The Kalavista Lagoon in Coldstream has some odour and water stagnation issues which the district is looking at dealing with. (Jennifer Smith/Morning Star)

Lagoon preservation promoted

Preservation of Coldstream water feature urged by local biologist

Pressure is surfacing to get a natural habitat in Coldstream back to its roots.

The district has been looking at options for the Kalavista Lagoon, which has been deteriorating over the years and causing odour concerns.

Local biologist Simone Runyan grew up in the area and is concerned about the state of the lagoon.

“I have watched it deteriorate since the ’80s,” said Runyan, who made improvement suggestions to Coldstream council Monday evening.

She says a considerable amount of dredging needs to take place to dig out the metre-thick sludge and in-fill that has accumulated.

“It (lagoon) is only 2.5 feet deep right now,” said Runyan, adding that dredging was a routine practice historically. “If that isn’t taken out, the lagoon will continue to infill and will become a marsh.

“Right now at the bottom of the lagoon there is no vegetation. It’s just muck, deep muck. And when you put a paddle in it you get a bubble of methane…and that’s what creates that smell.”

An estimated 40-50 dump truck loads need to be removed, which Runyan has estimated to cost $30,000. Removal of the sediment is estimated at $62,000, plus $5,000 for capture and holding of the turtles and $10,000 for approvals from the Department of Fisheries and Oceans and Ministry of Environment. Or if the lake levels drop enough to dry out the lagoon, which has happened in past years, it could be excavated.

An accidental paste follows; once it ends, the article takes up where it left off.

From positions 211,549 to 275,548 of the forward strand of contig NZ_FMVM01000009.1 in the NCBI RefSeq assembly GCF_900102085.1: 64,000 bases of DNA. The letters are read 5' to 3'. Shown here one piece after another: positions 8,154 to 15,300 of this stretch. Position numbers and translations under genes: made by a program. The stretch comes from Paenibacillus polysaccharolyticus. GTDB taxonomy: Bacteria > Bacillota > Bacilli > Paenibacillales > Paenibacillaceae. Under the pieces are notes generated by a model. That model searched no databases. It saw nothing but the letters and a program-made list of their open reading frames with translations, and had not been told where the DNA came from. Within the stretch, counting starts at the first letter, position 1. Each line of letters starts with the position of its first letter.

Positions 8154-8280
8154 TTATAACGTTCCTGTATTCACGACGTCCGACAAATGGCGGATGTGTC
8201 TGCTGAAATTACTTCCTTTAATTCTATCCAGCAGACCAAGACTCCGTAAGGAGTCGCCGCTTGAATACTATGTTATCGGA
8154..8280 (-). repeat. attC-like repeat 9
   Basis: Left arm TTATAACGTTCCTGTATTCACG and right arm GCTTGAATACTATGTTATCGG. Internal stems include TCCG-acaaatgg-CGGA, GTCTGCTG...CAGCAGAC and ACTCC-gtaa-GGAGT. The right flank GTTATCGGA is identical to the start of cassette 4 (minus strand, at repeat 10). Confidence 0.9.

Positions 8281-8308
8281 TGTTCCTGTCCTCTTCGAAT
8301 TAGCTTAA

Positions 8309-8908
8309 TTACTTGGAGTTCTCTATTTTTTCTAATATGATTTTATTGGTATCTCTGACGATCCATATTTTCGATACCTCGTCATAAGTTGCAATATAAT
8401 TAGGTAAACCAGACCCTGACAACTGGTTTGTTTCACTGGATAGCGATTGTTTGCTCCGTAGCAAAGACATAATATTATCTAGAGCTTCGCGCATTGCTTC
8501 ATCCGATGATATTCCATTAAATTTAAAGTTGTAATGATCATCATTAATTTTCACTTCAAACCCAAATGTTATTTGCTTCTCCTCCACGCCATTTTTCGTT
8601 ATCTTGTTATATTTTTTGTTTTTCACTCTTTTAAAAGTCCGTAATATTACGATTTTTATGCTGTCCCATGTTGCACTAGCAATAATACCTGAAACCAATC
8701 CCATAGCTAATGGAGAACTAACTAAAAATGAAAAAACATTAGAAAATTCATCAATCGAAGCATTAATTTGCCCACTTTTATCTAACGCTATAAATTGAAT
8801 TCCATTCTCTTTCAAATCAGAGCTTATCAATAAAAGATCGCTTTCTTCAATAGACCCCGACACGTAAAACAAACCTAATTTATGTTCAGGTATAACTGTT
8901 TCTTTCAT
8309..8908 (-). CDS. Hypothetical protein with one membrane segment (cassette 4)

“There may even be funds available for larger projects such as dredging, because without it, there would be the loss of turtle habitat,” said Runyan.

But Coldstream is still considering its options and waiting for more information, which it plans to make public.

“There has been no firm direction here,” said Mayor Jim Garlick. “The main thing we’re moving ahead on is carp removal.”

Runyan suggests the carp removal is an easy first step to protecting the lagoon.

“The carp are essentially aquatic pigs, they root up everything,” said Runyan, suggesting a carp gate or fence be installed after the fish leave in the fall and before they return to the warm, shallow lagoon to breed in the spring. “It will also have benefits to Kalamalka Lake as well as they need the warm shallow water as a breeding ground.”

Another nuisance species is the Canada goose.

“Right now, the lawn to the log house you wouldn’t want to sit down, it’s covered in goose poop,” said Runyan, who suggests low hedges or fences be installed to deter the geese from entering the lagoon.

A viewing area and formation of a lagoon committee have also been suggested.

“This will be continued,” said Garlick.

Meanwhile, at least one neighbour is pleased to see efforts continue to preserve the water feature.

“After years and years of trying to solve the lagoon problem, I’m really happy that council is trying again,” said Kalavista Road resident Flo Ryan.